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# 15-Year-Old Spots a Math Mistake in a Museum Exhibit

The "Mathematica: A World of Numbers...and Beyond" exhibit at the Boston Museum of Science opened in 1981. Until recently, a small error in the equation for the Golden Ratio had gone completely unnoticed—that is, until 15-year-old Joseph Rosenfeld visited the museum.

The high school sophomore from Virginia was in Boston on a family vacation when he noticed that the equation had a minus sign where there should be a plus.

“It was cool,” Rosenfeld told Boston.com. “At first, I wasn’t sure, I thought maybe I had it wrong, but I was excited.”

When Rosenfeld realized he was right about the missing addition symbol, he left a note about the error at the museum's front desk, but didn't include any contact information. His aunts, who had accompanied the teen on his visit, later reached out and informed the museum about who had spotted the mistake. In response, the museum sent Joseph a letter acknowledging their error and promising to address it.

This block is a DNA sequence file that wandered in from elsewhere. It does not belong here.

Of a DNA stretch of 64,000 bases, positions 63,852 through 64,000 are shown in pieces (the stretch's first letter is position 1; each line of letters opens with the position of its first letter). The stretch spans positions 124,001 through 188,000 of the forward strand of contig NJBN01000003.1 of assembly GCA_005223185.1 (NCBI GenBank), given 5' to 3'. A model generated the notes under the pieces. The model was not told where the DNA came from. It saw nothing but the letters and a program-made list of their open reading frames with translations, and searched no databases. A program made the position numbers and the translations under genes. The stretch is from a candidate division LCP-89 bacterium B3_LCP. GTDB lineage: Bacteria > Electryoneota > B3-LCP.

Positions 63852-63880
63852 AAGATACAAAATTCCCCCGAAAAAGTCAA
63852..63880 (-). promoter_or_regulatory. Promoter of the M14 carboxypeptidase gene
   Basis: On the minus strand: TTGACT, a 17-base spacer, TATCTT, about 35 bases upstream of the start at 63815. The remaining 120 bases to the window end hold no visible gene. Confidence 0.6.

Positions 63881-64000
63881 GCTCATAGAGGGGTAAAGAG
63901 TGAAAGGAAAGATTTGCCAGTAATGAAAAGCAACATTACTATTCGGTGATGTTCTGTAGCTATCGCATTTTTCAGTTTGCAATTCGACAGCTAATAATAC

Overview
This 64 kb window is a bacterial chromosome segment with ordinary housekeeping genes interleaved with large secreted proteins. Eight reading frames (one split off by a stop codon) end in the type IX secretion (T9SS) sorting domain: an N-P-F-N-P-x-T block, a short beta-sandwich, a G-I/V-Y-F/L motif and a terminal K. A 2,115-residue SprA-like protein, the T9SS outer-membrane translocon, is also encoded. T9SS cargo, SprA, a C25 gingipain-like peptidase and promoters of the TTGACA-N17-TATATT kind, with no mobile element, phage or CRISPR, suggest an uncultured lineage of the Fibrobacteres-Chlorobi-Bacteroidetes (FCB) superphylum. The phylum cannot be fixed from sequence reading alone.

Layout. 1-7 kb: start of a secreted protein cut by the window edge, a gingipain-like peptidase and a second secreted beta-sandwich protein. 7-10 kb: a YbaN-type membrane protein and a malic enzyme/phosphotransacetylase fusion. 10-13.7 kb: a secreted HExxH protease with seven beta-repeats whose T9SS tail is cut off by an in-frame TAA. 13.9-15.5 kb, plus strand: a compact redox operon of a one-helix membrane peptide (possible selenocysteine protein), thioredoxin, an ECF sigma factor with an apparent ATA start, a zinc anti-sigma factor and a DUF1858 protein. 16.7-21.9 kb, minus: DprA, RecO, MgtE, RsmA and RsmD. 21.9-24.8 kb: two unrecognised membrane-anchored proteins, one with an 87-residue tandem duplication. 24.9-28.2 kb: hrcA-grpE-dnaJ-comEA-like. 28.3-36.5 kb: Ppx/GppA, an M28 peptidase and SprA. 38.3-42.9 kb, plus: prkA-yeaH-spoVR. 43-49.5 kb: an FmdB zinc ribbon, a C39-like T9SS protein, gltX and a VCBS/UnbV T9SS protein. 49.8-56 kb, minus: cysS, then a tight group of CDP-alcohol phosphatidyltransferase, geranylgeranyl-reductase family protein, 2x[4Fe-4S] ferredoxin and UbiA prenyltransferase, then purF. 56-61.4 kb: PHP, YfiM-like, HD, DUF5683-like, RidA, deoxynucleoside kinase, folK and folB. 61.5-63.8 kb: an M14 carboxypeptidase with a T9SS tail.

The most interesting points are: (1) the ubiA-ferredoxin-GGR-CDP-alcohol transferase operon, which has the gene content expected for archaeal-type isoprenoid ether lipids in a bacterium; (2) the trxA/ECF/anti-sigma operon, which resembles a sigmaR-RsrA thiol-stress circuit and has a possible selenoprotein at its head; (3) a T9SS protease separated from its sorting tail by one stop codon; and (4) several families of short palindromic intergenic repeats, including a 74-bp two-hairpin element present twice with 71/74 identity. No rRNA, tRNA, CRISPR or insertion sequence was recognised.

"You are right that the formula for the Golden Ratio is incorrect. We will be changing the – sign to a + sign on the three places it appears if we can manage to do it without damaging the original," Alana Parkes, the museum’s exhibit content developer, wrote in the letter. She noted that changing that particular exhibit would be tricky because the entire thing is considered an artifact. However, by the time the Boston.com story ran, the error had been fixed.

For his contribution, Joseph, who wants to go to MIT one day, was invited back to tour the museum's newest exhibit, The Science Behind Pixar.

UPDATE: As many people have pointed out, in this comment section and others, while Joseph had a point, he wasn't right in saying the museum was wrong.